Adidas sticks to World Cup sales outlook despite Germany's exit

BERLIN, Dec 2 (Reuters) - Adidas (ADSGn.DE) is left with just three of its seven sponsored teams in the World Cup, but the German sportswear maker is sticking to its sales outlook for the tournament nonetheless, a spokesperson said on Friday after Germany's shock exit.

The company still expects World Cup sales of around 400 million euros ($421 million), according to the spokesperson, who said sales were currently higher than those at the 2018 World Cup in Russia.

Germany's HDE retail association was less optimistic.

"Without the German team, experience shows that interest in fan merchandise and other World Cup items drops rapidly," HDE spokesperson Stefan Hertel said.

Four-time champions Germany crashed out of the World Cup despite a 4-2 victory over Costa Rica in their last Group E match on Thursday, tumbling out at the first hurdle for the second consecutive time.

A closed Adidas store is pictured during the spread of the coronavirus disease (COVID-19) in Hamburg, Germany March 28, 2020. REUTERS/Fabian Bimmer/File Photo

Football shirts for the German team, which was eliminated as Japan and Spain advanced to the knockout stages of the competition, were on sale by the following day with a 50% discount on Adidas's online shop.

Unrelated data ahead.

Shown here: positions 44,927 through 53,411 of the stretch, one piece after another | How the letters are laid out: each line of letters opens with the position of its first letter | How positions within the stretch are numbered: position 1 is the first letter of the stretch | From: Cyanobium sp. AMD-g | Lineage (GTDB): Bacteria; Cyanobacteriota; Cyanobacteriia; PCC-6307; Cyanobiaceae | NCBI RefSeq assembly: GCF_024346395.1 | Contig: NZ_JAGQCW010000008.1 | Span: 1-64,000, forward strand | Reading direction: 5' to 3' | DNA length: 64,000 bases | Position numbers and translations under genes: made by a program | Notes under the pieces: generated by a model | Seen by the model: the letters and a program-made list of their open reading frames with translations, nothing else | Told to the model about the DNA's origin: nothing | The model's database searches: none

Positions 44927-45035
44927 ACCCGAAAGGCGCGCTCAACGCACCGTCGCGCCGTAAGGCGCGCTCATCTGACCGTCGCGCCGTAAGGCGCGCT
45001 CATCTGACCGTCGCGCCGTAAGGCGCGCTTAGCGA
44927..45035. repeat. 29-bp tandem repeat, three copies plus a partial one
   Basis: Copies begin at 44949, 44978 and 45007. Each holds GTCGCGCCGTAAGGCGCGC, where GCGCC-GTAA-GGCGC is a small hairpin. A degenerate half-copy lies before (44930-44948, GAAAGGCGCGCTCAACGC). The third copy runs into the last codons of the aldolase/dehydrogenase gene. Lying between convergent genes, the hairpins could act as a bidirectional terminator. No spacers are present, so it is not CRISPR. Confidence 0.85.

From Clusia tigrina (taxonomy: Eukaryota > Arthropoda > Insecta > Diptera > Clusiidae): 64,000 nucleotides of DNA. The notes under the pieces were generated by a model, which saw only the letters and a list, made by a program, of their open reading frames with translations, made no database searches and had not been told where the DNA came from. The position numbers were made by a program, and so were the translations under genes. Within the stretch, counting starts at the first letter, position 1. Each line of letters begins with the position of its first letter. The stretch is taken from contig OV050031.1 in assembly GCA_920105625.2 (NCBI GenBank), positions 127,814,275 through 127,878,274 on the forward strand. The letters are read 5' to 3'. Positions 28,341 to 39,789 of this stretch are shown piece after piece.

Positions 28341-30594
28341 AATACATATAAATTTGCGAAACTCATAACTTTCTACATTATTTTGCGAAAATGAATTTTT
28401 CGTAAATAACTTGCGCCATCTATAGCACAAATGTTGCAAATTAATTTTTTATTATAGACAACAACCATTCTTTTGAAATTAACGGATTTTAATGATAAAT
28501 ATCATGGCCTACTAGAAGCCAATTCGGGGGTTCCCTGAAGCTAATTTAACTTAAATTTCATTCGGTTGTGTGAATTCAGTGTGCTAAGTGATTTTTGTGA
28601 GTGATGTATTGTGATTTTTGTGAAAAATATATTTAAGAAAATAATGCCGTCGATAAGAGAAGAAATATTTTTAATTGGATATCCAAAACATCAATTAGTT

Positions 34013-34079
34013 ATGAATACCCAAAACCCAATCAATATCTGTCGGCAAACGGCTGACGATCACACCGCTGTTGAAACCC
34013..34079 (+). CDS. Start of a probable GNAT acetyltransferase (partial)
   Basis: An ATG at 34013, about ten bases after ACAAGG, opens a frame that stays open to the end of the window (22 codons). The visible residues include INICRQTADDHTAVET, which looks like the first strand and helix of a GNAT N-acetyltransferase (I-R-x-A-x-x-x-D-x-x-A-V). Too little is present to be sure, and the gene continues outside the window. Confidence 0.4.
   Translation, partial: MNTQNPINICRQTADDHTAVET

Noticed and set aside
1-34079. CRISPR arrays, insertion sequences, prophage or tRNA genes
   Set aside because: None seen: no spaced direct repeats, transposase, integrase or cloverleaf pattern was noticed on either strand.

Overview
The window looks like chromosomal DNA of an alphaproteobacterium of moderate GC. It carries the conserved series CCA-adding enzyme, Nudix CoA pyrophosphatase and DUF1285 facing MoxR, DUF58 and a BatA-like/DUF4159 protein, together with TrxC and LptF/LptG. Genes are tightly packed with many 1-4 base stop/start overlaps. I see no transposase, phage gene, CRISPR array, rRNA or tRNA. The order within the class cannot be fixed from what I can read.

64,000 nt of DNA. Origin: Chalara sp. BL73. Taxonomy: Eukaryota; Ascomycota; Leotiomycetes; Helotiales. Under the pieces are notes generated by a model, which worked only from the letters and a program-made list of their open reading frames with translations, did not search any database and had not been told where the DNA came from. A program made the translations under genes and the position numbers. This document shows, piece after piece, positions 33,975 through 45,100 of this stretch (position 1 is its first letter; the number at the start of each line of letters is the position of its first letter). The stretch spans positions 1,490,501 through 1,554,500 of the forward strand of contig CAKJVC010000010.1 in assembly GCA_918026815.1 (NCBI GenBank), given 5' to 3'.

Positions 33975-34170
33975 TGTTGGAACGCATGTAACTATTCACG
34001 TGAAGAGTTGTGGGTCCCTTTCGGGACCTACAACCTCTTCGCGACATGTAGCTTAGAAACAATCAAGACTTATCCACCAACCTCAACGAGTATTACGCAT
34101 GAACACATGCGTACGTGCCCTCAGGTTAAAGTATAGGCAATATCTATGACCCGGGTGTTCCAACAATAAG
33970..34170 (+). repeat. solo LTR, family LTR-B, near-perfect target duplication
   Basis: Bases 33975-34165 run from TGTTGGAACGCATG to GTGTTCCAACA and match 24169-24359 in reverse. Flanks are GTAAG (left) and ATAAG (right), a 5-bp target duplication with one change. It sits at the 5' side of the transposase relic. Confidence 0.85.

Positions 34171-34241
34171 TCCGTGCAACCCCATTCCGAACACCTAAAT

But the company spokesperson in Qatar, which is hosting this year's competition, remained upbeat.

"As much as we're hurt by Germany's elimination, we're benefiting from the international enthusiasm in Qatar," the spokesperson said.

Adidas, one of FIFA's seven global partners, will still be represented in the tournament on the strips of Spain, Argentina and Japan.

World leader Nike (NKE.N) has taken nine of its 13 national teams into the next round, and one more could join. Of Puma's (PSMGn.DE) six teams, Senegal and Morocco have already qualified, and two others still had a good chance of doing so on Friday.

($1 = 0.9503 euros)

Reporting by Alexander Huebner, Rene Wagner and Nobuyo Saito; Writing by Miranda Murray and Rachel More; Editing by Hugh Lawson

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